Forensic practitioners regularly use the Widmark equation to determine theoretical blood alcohol concentrations for use in cases involving alcohol. It is important in these calculations to determine the uncertainty associated with any result. Previous work has investigated the uncertainty in %ABV from beers produced by small independent breweries in the UK but did not study the top selling beers. The top selling lagers and ales/bitters in the UK were identified by sales volume and the alcohol by volume determined. This data was then used to determine the percent coefficient of variation (%CV) that should be used by forensic practitioners when constructing alcohol technical defence reports for use in forensic cases. These samples, from what may be described as ‘big’ brewers, were determined to have a smaller root mean square error (RMSE) (±0.1 %v/v, n = 35), and %CV than those previously reported for beers produced by small, independent breweries in the UK. The results from this study shows that different RMSE’s should be used for %ABV when determining the uncertainty of results from Widmark calculations when drinks have been consumed from either ‘big’ brewers or small, independent breweries.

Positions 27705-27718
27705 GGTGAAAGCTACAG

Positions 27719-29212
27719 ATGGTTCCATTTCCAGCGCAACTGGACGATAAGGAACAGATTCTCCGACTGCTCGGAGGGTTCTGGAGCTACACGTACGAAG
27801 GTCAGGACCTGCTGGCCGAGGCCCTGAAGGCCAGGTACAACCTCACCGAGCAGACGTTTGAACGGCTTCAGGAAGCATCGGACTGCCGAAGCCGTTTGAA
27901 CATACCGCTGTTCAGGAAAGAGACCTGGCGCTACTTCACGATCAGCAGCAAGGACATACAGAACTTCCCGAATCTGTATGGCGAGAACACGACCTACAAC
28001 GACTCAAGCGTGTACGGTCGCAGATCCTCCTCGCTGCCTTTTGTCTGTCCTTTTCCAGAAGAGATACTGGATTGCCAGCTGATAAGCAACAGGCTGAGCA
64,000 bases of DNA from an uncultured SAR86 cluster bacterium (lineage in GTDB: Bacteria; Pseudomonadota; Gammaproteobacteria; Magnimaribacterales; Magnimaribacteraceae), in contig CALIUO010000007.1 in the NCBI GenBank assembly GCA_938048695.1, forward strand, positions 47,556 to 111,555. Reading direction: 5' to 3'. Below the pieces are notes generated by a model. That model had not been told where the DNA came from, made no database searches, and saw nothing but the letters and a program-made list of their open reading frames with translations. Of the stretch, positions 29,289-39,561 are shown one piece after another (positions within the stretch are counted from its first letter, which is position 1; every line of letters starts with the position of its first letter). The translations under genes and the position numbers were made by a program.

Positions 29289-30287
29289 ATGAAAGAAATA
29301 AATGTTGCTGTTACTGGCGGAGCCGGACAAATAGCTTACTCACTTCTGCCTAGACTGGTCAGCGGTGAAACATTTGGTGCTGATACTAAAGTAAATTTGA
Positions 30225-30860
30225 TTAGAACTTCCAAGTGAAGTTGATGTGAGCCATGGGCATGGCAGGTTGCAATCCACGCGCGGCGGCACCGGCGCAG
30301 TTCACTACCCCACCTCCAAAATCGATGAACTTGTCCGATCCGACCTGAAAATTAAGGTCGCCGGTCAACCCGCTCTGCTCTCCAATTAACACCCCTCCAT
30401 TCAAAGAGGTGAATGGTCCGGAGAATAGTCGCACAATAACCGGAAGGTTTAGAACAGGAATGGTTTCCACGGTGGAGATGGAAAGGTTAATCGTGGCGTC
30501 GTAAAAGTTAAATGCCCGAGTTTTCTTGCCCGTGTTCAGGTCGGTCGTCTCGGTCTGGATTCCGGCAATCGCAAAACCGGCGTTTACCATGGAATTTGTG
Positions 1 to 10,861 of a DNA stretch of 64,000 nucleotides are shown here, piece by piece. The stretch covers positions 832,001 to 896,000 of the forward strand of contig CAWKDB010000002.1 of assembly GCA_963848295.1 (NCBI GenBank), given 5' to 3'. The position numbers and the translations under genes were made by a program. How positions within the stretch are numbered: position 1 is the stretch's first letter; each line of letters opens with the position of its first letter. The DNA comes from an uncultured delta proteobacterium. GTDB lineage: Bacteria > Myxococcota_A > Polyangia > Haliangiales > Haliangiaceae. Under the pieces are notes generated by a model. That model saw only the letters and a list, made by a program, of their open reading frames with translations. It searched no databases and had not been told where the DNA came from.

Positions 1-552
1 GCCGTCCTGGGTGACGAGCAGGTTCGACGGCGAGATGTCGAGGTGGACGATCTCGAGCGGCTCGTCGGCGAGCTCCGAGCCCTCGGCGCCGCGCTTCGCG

|Journal||Science and Justice|
|Early online date||19 Nov 2018|
|Publication status||E-pub ahead of print - 19 Nov 2018|
FingerprintDive into the research topics of 'Uncertainty in Widmark calculations: ABV variation in packaged versions of the most popular beers in the UK'. Together they form a unique fingerprint.
Dawn Louise Maskell
- School of Engineering & Physical Sciences - Professor
- School of Engineering & Physical Sciences, Institute of Biological Chemistry, Biophysics and Bioengineering - Professor
Person: Academic (Research & Teaching)